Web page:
MBAOh man, I was almost giddy when I read this this afternoon.

I’ve been saying this exact same thing about MBAs and folks considering going to “business school” or even “back to school” for nearly a decade.

The truth is that the relevance of the technical training allegedly offered by the MBA was always overblown.

The empirical evidence on the contribution of the MBA to individual career performance … doesn’t exist. In fact, if the relevance of an M.D. to the performance of doctors were even half as unsubstantiated, we’d probably be fantasizing about tossing a few physicians in jail, too.

They don’t even mention what a rip-off it is too…

My most recent “rant” along these lines was in a comment on Trevor’s Financial Nut blog from a few months ago where I laid it out pretty bluntly:

This is a touchy subject for a lot of folks…

For me, I am *so* thankful that I never had to resort to student loans… I certainly wouldn’t find myself in the same situation that I am now — and it’s been over 10 years since I’ve been out of school. Student loans would have crippled me financially.

That said, going into debt for a degree isn’t a bad idea but it’s not a great idea either.

Going into debt for grad school or an MBA, on the other hand, is stupid. VERY stupid.

Here’s why — there is NO guaranteed return on that investment. None.

Anyone bantering around the idea of “going back to school” years after they’ve already graduated is kidding themselves, really, let’s be honest.

They’re not going to be handed a better job or a higher paying job just because they have another degree. It doesn’t work like that…

It’s almost as if people in their 20’s are under the impression that an MBA is like a ticket to a six figure salary and a signing bonus… Sure, it may work for some, but most of them will find themselves working alongside schleps with BA’s in Art History — except they’ll also have a 6-figure student loan balance that they’ll spend the rest of their lives paying down…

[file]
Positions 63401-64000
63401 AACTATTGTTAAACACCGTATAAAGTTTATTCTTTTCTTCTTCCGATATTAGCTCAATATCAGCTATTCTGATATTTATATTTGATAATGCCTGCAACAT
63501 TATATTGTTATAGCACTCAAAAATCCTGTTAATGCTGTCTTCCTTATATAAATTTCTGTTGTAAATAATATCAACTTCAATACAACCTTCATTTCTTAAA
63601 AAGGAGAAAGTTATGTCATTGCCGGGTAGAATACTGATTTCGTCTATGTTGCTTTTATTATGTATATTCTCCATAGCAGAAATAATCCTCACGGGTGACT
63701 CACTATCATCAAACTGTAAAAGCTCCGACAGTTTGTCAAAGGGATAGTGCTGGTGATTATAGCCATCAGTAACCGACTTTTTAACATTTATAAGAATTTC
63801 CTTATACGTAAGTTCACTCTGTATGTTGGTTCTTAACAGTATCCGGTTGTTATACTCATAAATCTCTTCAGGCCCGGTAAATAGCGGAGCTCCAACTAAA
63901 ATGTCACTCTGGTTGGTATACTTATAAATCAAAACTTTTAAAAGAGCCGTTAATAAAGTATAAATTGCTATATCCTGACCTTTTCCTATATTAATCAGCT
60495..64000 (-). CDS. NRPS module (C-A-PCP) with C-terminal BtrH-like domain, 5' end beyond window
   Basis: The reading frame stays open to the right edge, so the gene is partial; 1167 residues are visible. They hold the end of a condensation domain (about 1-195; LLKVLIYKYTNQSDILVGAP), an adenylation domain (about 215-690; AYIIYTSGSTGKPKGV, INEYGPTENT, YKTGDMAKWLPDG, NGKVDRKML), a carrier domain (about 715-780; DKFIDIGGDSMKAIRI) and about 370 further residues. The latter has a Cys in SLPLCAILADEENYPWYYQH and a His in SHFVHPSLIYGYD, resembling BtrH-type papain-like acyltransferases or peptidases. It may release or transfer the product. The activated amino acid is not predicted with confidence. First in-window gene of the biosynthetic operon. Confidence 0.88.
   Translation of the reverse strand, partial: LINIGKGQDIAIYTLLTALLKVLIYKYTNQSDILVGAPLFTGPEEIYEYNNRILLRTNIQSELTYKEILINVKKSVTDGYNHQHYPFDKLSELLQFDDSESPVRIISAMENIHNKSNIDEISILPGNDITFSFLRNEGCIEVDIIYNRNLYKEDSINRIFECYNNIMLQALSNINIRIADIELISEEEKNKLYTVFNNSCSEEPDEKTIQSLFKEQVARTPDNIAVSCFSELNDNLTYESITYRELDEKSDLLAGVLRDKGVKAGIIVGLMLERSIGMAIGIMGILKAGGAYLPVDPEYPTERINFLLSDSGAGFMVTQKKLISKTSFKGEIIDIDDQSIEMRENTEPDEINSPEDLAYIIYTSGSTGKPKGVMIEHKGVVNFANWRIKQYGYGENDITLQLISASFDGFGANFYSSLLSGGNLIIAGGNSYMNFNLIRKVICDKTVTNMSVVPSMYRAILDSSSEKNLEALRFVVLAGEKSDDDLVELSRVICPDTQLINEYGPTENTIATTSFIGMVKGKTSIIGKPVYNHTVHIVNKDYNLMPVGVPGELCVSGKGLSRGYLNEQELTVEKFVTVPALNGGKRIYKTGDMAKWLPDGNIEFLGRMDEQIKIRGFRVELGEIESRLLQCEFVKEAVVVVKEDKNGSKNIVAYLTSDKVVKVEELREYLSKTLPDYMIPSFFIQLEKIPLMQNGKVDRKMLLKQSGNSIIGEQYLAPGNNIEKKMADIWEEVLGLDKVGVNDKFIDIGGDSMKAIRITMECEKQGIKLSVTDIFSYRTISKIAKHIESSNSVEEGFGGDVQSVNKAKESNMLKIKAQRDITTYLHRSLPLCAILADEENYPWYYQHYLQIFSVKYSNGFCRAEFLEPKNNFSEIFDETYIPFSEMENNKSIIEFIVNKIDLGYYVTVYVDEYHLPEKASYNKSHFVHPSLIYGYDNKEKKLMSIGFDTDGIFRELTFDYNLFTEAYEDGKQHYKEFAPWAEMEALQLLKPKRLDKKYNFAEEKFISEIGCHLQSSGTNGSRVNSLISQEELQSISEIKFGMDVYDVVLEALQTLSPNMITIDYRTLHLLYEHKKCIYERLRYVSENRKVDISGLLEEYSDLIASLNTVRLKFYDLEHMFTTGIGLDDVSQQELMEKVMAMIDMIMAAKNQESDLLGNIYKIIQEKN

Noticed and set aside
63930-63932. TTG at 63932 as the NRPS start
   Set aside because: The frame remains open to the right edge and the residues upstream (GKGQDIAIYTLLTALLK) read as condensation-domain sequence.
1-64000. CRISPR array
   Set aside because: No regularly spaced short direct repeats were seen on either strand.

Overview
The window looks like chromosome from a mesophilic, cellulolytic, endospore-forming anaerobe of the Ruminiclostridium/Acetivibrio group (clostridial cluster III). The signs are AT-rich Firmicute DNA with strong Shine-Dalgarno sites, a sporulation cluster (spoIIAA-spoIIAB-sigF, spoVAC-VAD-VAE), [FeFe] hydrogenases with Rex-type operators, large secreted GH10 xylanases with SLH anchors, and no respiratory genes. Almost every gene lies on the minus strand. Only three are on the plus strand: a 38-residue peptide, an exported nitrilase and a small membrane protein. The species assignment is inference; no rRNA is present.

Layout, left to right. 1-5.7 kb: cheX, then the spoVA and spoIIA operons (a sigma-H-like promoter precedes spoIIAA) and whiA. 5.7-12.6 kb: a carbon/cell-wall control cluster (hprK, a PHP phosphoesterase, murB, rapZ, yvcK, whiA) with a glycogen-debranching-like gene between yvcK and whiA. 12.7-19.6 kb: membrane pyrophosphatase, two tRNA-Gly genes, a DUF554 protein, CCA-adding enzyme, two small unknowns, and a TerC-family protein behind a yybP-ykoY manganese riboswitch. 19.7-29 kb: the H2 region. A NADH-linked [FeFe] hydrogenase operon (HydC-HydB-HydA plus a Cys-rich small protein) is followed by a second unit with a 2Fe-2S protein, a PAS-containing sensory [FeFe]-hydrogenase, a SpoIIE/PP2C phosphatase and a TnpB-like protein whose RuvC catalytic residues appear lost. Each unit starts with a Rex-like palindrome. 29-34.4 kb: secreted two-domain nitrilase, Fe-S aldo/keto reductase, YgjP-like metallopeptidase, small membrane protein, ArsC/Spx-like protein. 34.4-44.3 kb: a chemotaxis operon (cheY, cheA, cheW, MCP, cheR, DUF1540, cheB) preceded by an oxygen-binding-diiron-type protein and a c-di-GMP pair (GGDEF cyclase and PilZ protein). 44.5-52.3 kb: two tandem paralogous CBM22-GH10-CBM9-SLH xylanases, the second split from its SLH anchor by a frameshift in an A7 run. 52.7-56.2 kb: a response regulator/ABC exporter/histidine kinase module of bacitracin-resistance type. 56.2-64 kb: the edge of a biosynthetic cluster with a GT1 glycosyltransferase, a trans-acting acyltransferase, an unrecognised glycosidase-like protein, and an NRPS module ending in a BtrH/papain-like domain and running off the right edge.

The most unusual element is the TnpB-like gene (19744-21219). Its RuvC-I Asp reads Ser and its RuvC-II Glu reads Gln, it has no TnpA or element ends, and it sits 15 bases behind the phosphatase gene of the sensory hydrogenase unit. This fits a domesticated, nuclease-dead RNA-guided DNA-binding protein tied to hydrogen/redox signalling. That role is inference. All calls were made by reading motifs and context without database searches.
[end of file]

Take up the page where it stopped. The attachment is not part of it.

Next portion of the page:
Worth it?

Not to me.

Anyway, not that stuff on CNBC or are worth paper they’re not even printed on anymore, it was refreshing to finally see something in such agreement with my perspective of things.

I’m gonna quote the whole thing since I’ve found that CNBC likes to update (and remove) content on a pretty regular basis:

The economic crisis has exposed the myth of business-school expertise.
by Matthew Stewart

Put your ear to the ground near any business school campus, and you will hear the sound of another bubble about to pop. The MBA will soon be joining equities and house titles in the museum of formerly overvalued pieces of paper.

The problem in the short term begins, like so many other fine things these days, in the financial sector. Over the past two decades, about one-third of graduates from top business schools took jobs in finance. But banking will never be what it once was (we can only hope), and consulting—the other major consumer of MBAs—is reeling, too. Couple declining demand with the fact that at the onset of a recession, the supply of students actually rises as the prospectively unemployed look for ways to fill in gaps in their CVs, and “shorting” the MBA looks like a compelling near-term trading strategy.

The really grim news for the MBA, however, is about more than short-term trends. Isn’t it just a little suspicious, after all, that the sector that showed the greatest appetite for MBAs was the most grotesquely mismanaged? In fact, the economic crisis has exposed long-standing flaws not just in the modern approach to business education but in the very idea of business education.

The truth is that the relevance of the technical training allegedly offered by the MBA was always overblown. The idea that there is some body of knowledge pertaining to business management that can be packaged up and distributed to the business universe in two-year course-lets—well, it sounded good about a century ago, when it was first conceived. Maybe it still had merit when the schools were turning out only a few thousand graduates per year. But it certainly stopped making sense well before the schools achieved their current level of production of a whopping 140,000 or so graduates per year. The empirical evidence on the contribution of the MBA to individual career performance seems to bear this out—mainly because it doesn’t exist. In fact, if the relevance of an M.D. to the performance of doctors were even half as unsubstantiated, we’d probably be fantasizing about tossing a few physicians in jail, too.

The other truth helpfully revealed in the throes of the crisis is that ethics and integrity and social responsibility aren’t just optional extras for good business management—unless by “management,” you mean “looting.” Managers don’t need to be trained; they need to be educated—in the sense of “civilized.” Unfortunately, a business degree isn’t just irrelevant to that purpose; it’s positively detrimental.